You probably missed it. National Plug-in Day this past Sunday when owners of electric cars and plug-in hybrids gathered in 60 cities to celebrate the fledging technology. The celebration didn't get much coverage given the relatively small number of electric vehicle owners, but their numbers are growing.
More electric cars than ever are expected to be sold in the U.S. this year, but the totals are, at most, in the tens of thousands and nowhere near the 14 million-plus vehicles that are expected to be sold. And the news for electric vehicles is mixed.
That same day said Electric car maker Tesla (TSLA) announced its first Supercharger stations to allow its Model S electric vehicle to travel long distances. But a day later Tesla cut its 2012 revenue forecast by 27% citing the slower-than expected rollout of its Model S Sedan.
And last week the Congressional Budget Office reported that the federal tax credit of up to $7500 per electric car was a very expensive way to reduce gasoline consumption—and a higher federal gasoline tax made more sense.
None of these developments, however, faze Bob Lutz, a former vice chairman of GM (GM) who led the development of the company's electric car. "This is a market in its infancy but by 2020 or 2025 maybe 10% of the world's production will be electric vehicles," or about 7 million of the 70 million vehicles sold, he says.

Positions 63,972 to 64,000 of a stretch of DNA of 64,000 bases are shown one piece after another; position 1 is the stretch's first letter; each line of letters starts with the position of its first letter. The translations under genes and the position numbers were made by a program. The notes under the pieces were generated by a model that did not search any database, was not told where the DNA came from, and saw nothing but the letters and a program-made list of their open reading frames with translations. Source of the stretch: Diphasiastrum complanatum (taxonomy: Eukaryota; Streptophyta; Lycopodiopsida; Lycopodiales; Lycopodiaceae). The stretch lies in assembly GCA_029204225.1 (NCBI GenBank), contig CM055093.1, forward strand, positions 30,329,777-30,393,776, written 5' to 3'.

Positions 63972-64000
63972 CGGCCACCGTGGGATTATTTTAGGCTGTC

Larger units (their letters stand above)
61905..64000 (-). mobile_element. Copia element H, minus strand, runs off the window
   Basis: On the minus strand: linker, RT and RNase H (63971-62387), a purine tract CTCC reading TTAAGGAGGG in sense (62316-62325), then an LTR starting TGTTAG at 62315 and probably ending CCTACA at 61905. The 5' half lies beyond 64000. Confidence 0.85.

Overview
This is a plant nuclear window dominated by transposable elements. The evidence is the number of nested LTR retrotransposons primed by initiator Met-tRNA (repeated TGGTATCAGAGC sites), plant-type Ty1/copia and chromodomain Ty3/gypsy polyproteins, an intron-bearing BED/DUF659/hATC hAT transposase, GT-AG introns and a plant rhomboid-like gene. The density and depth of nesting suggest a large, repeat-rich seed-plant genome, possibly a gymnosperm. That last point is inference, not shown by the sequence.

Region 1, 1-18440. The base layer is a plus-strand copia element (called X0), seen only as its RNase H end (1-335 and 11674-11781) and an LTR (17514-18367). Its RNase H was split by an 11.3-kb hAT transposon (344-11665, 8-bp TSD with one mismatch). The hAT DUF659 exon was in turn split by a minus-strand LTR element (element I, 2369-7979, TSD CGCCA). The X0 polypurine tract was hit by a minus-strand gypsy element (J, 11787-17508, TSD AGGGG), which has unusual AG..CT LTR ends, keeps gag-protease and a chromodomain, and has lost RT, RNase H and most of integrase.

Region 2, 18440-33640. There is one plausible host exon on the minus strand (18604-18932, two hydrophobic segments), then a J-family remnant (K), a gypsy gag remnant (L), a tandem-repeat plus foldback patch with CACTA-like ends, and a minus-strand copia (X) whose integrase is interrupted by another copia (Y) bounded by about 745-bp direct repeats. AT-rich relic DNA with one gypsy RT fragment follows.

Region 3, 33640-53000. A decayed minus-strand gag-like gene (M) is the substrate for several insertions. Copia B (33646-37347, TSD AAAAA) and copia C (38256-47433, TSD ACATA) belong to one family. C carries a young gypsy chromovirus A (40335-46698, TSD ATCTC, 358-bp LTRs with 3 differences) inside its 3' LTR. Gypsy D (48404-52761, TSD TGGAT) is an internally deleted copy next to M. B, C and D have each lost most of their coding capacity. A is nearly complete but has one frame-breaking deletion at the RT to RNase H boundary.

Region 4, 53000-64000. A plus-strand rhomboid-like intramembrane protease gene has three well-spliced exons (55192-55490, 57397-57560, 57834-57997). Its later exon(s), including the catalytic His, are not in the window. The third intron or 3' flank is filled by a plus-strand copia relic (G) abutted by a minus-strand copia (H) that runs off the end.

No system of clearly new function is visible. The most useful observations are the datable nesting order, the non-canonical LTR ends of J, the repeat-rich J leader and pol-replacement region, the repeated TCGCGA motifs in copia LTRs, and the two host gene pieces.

Lutz likens the electric car to the gasoline-fueled car at the turn of the last century. Back then most people traveled by horse and buggy but the car eventually replaced that mode of the transportation. He expects the electric car will eventually replace the gasoline-fueled car, but not until the price of electric vehicles falls and the range they can travel increases.
"Over time the cost of batteries will come down, the cost of the rest of the technologies will come down , the energy storage of batteries will increase four or five-fold, in ten years probably 10-fold," says Lutz. "[Eventually] you'll have a $28,000 medium-sized car with a battery pack and an electric motor in it and every morning when you wake up you'll have 400 miles in the tank. what's wrong with that?"
In the meantime, says Lutz, GM "is satisfied" with the progress of the Volt. Its sales are increasing, although the company is not yet making money on the vehicle. He says reports of huge factory discounts on the Volt are wrong but the company is offering "very good lease rates" on the vehicle. And the Volt , which gets "well over 250 miles per gallon" has already saved several supertankers worth of fuel in a year.
More such savings are expected--and likely more electric vehicles produced-- when new U.S. fuel economy standards requiring 54.5 mile per gallon for the average fleet by 2025 take effect.
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